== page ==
The Taronga Western Plains Zoo in New South Wales, Australia has been hand rearing a baby echidna (called a puggle) over the last couple of months.
The little puggle was found at the side of the road. It is believed the mother was hit by a car.
“The puggle is now approximately four months old and responding very well under the watchful eye of the vet nurses,” said vet nurse, Jodie Milton.
“It’s feeding well and gaining weight steadily, so we’ll be able to wean it in about three to four months’ time and start introducing it to solid food.”
Normally, echidnas live in their mothers’ pouches for 2-3 months and then move into a secluded burrow for up to a year. So it is very rare to see an echidna puggle.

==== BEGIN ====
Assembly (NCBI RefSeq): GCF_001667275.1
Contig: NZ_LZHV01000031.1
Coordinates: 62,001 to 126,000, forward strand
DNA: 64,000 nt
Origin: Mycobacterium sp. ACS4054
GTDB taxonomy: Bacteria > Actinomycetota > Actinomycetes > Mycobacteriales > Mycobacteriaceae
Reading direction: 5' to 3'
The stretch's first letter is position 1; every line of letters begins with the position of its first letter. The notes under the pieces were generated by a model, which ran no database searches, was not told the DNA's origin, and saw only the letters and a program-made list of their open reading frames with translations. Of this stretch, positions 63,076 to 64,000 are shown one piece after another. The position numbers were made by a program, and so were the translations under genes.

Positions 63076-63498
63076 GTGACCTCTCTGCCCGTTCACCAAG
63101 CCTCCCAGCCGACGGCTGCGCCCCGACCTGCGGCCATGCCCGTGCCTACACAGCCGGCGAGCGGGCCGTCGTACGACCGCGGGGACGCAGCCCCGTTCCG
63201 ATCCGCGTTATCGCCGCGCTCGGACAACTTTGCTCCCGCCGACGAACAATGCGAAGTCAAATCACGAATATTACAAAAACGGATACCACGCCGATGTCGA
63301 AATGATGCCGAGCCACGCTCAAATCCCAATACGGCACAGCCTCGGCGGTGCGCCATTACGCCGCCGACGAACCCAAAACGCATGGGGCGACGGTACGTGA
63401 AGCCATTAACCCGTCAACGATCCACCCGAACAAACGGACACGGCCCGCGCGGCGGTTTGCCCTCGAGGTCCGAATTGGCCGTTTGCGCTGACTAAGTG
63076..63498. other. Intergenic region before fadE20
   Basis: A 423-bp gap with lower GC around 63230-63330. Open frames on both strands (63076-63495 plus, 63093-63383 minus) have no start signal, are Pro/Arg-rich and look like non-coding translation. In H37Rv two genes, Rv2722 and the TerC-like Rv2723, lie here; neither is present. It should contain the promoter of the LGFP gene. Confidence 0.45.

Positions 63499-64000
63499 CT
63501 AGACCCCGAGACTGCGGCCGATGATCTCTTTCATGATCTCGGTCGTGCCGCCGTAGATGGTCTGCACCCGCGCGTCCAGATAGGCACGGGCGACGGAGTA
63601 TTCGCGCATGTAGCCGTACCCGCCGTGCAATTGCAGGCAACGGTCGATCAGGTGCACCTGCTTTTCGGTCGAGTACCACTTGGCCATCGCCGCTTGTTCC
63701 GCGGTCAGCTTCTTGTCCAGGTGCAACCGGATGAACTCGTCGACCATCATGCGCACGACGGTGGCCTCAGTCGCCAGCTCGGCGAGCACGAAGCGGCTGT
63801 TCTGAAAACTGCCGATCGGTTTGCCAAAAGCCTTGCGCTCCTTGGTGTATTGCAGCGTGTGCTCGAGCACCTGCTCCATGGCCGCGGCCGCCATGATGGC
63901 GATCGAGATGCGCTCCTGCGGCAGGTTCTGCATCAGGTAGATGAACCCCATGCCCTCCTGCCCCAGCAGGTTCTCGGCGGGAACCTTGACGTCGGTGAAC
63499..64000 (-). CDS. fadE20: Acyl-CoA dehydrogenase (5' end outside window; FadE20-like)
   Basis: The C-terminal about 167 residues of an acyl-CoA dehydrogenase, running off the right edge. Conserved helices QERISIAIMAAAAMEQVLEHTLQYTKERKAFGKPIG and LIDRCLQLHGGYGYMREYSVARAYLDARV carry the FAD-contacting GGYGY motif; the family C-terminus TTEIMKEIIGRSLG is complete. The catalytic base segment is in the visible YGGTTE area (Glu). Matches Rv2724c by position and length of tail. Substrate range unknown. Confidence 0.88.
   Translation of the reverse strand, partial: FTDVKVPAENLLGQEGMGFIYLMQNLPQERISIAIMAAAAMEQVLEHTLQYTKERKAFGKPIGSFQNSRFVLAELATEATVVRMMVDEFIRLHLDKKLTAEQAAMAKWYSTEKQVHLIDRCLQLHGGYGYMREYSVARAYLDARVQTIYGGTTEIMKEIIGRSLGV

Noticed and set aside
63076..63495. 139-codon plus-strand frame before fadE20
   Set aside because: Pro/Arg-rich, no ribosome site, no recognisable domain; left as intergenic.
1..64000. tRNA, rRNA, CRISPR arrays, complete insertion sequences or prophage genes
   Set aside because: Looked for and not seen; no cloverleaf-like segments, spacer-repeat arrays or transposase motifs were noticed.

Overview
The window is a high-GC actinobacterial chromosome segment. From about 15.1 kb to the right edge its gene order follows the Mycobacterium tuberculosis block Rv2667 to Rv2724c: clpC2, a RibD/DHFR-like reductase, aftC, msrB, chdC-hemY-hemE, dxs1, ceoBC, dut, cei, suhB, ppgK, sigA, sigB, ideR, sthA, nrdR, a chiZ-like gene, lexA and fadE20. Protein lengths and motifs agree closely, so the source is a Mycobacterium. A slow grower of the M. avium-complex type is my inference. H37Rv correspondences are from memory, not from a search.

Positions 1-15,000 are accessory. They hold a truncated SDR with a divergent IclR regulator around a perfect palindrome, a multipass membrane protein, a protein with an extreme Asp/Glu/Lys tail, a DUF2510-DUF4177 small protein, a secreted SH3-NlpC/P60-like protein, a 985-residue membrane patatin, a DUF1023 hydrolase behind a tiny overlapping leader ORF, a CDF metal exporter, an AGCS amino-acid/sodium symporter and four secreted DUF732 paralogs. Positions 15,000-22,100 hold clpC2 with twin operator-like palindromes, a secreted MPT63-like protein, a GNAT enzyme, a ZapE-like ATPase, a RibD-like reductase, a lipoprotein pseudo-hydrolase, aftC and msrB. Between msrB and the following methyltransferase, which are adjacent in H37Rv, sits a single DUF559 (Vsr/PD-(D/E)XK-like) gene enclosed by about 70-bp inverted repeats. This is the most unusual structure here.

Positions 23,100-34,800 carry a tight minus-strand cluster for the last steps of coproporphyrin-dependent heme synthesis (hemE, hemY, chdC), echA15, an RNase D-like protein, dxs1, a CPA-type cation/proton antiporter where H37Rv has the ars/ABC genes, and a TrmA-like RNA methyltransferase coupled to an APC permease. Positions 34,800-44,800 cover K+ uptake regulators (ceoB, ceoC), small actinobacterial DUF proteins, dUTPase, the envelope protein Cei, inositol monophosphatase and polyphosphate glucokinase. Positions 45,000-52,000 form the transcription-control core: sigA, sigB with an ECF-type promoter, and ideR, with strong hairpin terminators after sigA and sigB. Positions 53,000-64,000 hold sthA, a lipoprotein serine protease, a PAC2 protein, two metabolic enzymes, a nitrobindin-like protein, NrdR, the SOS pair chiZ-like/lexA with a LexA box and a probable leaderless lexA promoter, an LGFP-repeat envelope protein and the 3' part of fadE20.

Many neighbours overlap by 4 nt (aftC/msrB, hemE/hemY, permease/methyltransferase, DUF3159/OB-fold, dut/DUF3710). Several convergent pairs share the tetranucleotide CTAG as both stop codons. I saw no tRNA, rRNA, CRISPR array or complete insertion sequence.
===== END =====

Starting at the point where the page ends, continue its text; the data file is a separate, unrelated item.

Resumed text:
“It will be some time before the puggle will be able to fend for itself, but until then it’s in safe hands,” said Jodie.
For more information about the little puggle, see the Taronga Western Plains Zoo website.
Learn more about echidnas at our short-beaked echidna facts page.
Meet our featured animal, the short-beaked echidna (e-KID-nuh)!
Here are five fun facts about short-beaked echidnas:
- Echidnas are monotremes, or mammals that lay eggs.
- Similar to reptiles, echidnas’ legs protrude outwards and then downwards, resulting in a waddling effect when they walk.
- The echidna has a pointy snout that can sense electrical signals from insect bodies.
- Echidnas do not have teeth, but they do have horny pads in their mouths and on the back of their tongues which grind the prey.
- Baby echidnas are called puggles!